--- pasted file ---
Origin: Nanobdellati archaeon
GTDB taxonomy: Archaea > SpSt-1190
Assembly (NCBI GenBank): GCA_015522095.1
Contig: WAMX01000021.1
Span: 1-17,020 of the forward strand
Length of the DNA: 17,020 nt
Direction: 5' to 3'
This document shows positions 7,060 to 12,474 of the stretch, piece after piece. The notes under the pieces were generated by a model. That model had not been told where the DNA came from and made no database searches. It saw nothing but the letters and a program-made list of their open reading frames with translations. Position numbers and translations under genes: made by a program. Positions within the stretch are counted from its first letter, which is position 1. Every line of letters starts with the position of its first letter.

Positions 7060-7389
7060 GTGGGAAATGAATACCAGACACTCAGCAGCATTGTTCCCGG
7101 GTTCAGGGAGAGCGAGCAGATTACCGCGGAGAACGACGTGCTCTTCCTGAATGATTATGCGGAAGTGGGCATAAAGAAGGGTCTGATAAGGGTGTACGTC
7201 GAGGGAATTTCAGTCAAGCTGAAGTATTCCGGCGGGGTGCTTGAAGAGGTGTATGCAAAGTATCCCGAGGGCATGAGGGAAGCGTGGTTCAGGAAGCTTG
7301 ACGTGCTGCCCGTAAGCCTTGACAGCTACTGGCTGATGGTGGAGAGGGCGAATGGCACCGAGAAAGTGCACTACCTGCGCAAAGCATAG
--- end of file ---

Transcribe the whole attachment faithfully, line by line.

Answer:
Origin: Nanobdellati archaeon
GTDB taxonomy: Archaea > SpSt-1190
Assembly (NCBI GenBank): GCA_015522095.1
Contig: WAMX01000021.1
Span: 1-17,020 of the forward strand
Length of the DNA: 17,020 nt
Direction: 5' to 3'
This document shows positions 7,060 to 12,474 of the stretch, piece after piece. The notes under the pieces were generated by a model. That model had not been told where the DNA came from and made no database searches. It saw nothing but the letters and a program-made list of their open reading frames with translations. Position numbers and translations under genes: made by a program. Positions within the stretch are counted from its first letter, which is position 1. Every line of letters starts with the position of its first letter.

Positions 7060-7389
7060 GTGGGAAATGAATACCAGACACTCAGCAGCATTGTTCCCGG
7101 GTTCAGGGAGAGCGAGCAGATTACCGCGGAGAACGACGTGCTCTTCCTGAATGATTATGCGGAAGTGGGCATAAAGAAGGGTCTGATAAGGGTGTACGTC
7201 GAGGGAATTTCAGTCAAGCTGAAGTATTCCGGCGGGGTGCTTGAAGAGGTGTATGCAAAGTATCCCGAGGGCATGAGGGAAGCGTGGTTCAGGAAGCTTG
7301 ACGTGCTGCCCGTAAGCCTTGACAGCTACTGGCTGATGGTGGAGAGGGCGAATGGCACCGAGAAAGTGCACTACCTGCGCAAAGCATAG